The nomination of Judge Laubach to the Senate was unanimous, and although serving in a term noted for its bribery and corruption, he had the proud satisfaction of retiring from his official duties with his name untarnished by the faintest breath of suspicion from either political party. The endorsement of his official acts and the encomiums showered upon him by papers of his own district are tributes that will live long after he has passed away. Upon his departure from the Bench his farewell speech, recalling old speeches, and associates of the Bench and Bar, many of whom have now passed away, was listened to with deep emotion, and called forth responses from many of his associates, who witnessed his retirement from the Bench with feelings of deep regret. He has never been a seeker for political preferment, but, quiet and unassuming in his manners, he owes his place in the confidence and affections of the people solely to his strict integrity, his benevolence, courtesy and kindness.

Judge Laubach has two daughters, one the wife of Dr. Hornbeck, and the other the wife of the only son of Congressman Klotz. His eldest brother, Peter, was also a very wealthy and influential man. At the time of his death, in 1857, he was one of the largest real-estate men and wealthiest philanthropists in Northampton County, his name being a synonym for wealth. His sons were Joseph, John, Samuel, Reuben, Peter, Adam and Thomas, all of whom became prominent in the mercantile world.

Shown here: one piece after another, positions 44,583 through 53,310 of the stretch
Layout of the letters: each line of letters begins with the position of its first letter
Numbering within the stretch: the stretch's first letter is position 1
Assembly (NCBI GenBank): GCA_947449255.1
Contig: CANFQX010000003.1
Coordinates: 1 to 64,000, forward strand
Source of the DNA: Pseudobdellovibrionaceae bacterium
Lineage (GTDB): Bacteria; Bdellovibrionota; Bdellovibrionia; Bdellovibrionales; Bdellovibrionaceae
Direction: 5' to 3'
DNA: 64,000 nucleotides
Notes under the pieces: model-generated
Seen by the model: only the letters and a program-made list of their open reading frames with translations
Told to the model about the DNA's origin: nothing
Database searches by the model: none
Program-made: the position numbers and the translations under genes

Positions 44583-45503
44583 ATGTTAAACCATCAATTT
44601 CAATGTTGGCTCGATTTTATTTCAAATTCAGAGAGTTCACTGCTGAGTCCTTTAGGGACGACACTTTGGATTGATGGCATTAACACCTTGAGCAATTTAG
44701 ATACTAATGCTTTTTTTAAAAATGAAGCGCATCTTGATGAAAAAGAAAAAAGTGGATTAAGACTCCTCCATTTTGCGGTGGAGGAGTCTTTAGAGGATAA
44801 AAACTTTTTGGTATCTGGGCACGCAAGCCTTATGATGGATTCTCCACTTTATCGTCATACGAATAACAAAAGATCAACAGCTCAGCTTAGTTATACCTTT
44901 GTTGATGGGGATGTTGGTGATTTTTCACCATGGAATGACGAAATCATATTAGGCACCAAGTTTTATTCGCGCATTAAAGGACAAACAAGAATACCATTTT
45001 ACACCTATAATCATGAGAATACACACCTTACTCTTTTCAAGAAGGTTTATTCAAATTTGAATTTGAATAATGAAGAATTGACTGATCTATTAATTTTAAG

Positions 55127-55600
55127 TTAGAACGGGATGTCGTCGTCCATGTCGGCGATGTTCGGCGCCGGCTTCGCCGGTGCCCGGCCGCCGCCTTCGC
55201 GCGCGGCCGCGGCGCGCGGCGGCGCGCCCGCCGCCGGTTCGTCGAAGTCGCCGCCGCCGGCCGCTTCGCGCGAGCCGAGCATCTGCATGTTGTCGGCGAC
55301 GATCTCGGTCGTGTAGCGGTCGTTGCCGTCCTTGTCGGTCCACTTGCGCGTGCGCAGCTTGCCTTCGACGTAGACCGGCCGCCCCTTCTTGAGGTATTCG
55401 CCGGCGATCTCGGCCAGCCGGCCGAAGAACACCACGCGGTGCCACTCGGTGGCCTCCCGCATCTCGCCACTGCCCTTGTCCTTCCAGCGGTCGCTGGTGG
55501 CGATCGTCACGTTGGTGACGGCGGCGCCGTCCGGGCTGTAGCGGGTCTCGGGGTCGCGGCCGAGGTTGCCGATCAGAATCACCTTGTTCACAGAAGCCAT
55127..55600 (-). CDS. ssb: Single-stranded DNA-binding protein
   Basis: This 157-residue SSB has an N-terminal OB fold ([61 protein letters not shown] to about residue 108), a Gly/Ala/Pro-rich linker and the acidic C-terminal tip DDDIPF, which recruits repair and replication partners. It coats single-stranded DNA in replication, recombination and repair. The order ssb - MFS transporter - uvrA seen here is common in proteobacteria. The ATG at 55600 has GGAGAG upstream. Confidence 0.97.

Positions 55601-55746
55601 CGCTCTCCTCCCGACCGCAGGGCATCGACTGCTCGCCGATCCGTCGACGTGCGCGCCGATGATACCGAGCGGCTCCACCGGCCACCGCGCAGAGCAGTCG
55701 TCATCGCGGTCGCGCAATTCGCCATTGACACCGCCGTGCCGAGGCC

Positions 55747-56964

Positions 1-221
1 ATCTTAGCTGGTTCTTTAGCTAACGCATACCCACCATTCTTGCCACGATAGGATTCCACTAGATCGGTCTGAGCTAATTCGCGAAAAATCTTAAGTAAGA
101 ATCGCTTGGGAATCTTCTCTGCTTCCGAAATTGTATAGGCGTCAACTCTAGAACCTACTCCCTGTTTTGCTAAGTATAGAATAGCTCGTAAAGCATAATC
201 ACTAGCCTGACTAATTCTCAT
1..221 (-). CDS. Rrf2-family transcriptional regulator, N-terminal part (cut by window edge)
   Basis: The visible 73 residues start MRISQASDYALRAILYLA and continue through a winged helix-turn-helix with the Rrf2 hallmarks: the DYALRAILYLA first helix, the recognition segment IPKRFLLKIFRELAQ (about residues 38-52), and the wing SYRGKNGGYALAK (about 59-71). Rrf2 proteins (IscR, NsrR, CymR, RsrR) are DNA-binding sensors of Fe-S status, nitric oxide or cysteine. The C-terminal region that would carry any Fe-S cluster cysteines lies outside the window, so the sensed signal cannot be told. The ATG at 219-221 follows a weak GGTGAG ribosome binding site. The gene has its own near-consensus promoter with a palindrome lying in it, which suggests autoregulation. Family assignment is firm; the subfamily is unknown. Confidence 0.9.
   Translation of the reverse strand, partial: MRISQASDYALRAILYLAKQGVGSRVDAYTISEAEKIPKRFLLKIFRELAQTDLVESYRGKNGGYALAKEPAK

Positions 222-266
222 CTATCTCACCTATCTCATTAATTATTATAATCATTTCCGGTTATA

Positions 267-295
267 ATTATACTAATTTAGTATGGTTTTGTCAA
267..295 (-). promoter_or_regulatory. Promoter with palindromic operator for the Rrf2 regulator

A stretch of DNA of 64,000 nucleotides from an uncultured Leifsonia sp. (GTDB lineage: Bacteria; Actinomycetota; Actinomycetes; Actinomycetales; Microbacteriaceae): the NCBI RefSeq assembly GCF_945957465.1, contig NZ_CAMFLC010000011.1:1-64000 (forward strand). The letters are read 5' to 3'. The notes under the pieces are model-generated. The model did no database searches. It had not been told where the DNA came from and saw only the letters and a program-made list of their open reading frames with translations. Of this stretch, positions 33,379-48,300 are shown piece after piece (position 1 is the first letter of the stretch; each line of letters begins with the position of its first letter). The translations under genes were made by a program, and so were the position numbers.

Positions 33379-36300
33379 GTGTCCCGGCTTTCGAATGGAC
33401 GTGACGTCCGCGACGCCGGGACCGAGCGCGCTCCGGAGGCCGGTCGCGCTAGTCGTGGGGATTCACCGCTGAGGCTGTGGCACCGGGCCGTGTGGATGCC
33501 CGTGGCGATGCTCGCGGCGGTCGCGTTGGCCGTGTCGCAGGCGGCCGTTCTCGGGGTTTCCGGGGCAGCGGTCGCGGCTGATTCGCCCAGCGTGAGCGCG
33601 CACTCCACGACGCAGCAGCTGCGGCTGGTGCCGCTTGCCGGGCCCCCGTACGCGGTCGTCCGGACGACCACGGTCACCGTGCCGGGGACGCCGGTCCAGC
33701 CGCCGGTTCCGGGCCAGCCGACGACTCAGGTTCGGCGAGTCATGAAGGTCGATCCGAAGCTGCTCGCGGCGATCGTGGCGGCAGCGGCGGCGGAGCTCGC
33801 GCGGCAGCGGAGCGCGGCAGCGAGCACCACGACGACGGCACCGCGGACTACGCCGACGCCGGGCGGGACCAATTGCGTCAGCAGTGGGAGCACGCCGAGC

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This family biography is one of numerous biographies included in the book, Portrait and biographical record of Lehigh, Northampton and Carbon counties, Pennsylvania published in 1894 by Chapman Publishing Company. 

View additional Northampton County, Pennsylvania family biographies here: Northampton County, Pennsylvania Biographies